- Make a compost extract as mentioned above
- Remove the tea bag and discard the compost onto a compost heap or mix into soil.
- Use this liquid to brew a batch of aerated compost tea.
II. Aerated Compost Tea (ACT)
This method of brewing is also referred to as actively aerated compost tea (AACT) and will cultivate the greatest concentration of microbial life in your teas. ACT or AACT can be applied as a soil drench or a foliar spray.
- Place the recommended amount of compost into a 400-micron filter bag
- Place the compost bag into your bucket or barrel of chlorine free water and aerate
- The compost bag can be removed after 12 - 24 hours
- The bulk of beneficial organisms are now suspended in the water.
- Do not squeeze or press the filter bag as you may force sediment thru the mesh that could clod your air-diffuser and/ or spray nozzles.
- Add the recommended liquid or soluble foods sources
- Brew your compost tea for the recommended minimum or maximum time and apply
III. Fertilizer / Garden Tea
Use this method for herbal, mineral or guano based fertilizer teas
Much like herbal teas, fertilizer tea can be made by soaking or aerating dried herbs, bat or seabird guano and/ or minerals such as rock powders or salts in chlorine free water to extract the many beneficial nutrients. Your options here are limitless.
- Place the recommended amount of raw ingredients into a 100-micron filter bag or filter your tea after the ingredients have been mixed.
- Place the bag or ingredients into a bucket or barrel of chlorine free water.
- Stir for 10 min – 1 hour or steep and/ or aerate for up to 12 hours
- The time your tea is allowed to steep will depend upon the ingredients used.
- Use a PPM or TDS meter to measure the concentration of nutrients in your fertilizer teas (these can be purchased for under $20 at aquarium and some garden centers)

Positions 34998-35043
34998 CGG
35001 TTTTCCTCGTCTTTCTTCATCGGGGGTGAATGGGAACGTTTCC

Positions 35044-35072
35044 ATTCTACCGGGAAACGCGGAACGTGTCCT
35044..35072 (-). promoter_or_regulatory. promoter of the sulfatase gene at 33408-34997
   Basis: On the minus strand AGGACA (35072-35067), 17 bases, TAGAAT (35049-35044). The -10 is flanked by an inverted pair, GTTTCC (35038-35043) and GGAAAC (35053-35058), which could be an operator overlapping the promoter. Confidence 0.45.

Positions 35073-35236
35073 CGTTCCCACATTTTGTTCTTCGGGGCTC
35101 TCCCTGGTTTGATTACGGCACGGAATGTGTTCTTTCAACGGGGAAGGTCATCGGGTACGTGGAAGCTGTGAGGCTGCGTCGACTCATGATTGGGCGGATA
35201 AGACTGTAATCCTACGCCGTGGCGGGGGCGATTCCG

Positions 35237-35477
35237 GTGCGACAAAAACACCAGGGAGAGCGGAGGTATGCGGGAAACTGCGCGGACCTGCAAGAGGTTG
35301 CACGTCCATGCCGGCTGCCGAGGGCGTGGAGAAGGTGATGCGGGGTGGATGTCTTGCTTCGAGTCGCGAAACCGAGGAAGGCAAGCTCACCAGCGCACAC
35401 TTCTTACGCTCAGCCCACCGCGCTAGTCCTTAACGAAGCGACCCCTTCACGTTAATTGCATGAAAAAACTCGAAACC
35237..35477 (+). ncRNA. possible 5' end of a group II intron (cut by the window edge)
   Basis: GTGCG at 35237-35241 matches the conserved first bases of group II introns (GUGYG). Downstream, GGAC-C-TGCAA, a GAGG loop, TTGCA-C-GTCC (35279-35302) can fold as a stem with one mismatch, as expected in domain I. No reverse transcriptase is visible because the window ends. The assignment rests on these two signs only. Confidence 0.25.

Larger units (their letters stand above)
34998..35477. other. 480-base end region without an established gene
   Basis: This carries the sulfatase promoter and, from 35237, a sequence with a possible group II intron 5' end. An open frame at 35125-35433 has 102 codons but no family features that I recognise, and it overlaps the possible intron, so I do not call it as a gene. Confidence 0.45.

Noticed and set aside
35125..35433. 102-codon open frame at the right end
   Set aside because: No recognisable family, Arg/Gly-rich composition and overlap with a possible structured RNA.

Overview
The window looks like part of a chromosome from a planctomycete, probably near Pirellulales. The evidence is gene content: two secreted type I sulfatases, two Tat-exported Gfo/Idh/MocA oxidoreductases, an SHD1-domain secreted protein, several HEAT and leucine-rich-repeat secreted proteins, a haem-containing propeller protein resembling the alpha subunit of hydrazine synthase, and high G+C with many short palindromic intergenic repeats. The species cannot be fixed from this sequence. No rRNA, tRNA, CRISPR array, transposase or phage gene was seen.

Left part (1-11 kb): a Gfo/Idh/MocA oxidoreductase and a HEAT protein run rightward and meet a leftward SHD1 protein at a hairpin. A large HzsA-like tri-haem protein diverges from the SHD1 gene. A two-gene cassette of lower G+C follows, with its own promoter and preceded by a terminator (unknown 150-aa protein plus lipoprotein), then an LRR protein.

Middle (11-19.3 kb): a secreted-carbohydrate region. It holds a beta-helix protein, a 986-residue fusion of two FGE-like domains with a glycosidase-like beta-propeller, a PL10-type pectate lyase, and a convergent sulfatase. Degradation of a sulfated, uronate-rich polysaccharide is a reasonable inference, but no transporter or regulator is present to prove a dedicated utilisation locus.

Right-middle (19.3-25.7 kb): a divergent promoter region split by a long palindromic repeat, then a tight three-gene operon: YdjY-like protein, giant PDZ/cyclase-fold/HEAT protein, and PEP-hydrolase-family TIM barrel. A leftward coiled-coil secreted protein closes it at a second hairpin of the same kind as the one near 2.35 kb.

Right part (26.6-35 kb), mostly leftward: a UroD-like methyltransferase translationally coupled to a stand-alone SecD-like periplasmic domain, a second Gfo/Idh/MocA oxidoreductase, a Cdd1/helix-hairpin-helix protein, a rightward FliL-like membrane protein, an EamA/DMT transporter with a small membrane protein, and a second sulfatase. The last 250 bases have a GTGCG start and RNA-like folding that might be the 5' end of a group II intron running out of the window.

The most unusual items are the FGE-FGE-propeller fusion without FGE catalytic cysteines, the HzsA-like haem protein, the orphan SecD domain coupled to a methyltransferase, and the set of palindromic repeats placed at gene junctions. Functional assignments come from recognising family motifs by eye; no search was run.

- PPM meters measure the parts per million of a solution
- TDS meters measure the total dissolved solids
- The concentration of nutrients in your liquid tea will vary based upon ingredients used and your water source. Well water or rainwater may have more minerals than municipal water sources.
- Remove the bag and apply tea as a soil drench
- Do not squeeze or press the filter bag as you may force sediment thru the mesh that could stop up your air-diffuser and/ or spray nozzles.
What to do with the spent ingredients after making tea for your plants?
The spent compost, herbs, guano and/ or minerals can be added to a compost pile or worked into the top few inches of soil. The best parts of these ingredients have been depleted but the remnants will be a nice addition any compost pile.
Customize Your Compost Tea for Plant Types, Disease, or Pest
These are general guidelines; recipes may need to be adjusted according to active biology present in your compost.
- All-purpose / Balanced Tea (equal Bacteria to Fungi biomass ratios):
- This is the most effective tea for all types of plants and soils: Use on most vegetable crops, grasses and pastures, flower and herb gardens, berries, fruit trees or to manage some pest and pathogen outbreaks.
- Fungi/ Humus Tea: Use on deciduous and conifer trees, orchards, vine crops shrubs, acid-loving plants, or to manage pathogen outbreaks. Fungi dominated teas can also be used to enhance the growth of moss.
- Bacterial Tea: Use on brassica family crops or to help manage pests.
- All-purpose / Balanced Tea (equal Bacteria to Fungi biomass ratios): Brew for12 - 36 hours to encourage a more balanced life within the compost tea.
- Bacterial Teas: Brew for 12 - 24 hours to encourage bacterial biomass.
- Fungi/ Humus Teas: brew for 36 - 48 to encourage a fungal biomass. After 48 hours compost tea begins to express protozoa dominance, which mainly feed on bacteria.
You may use the minimum brew times if you are starting with a few quarts of a good quality compost tea from a previous batch. Think of this like a bread starter.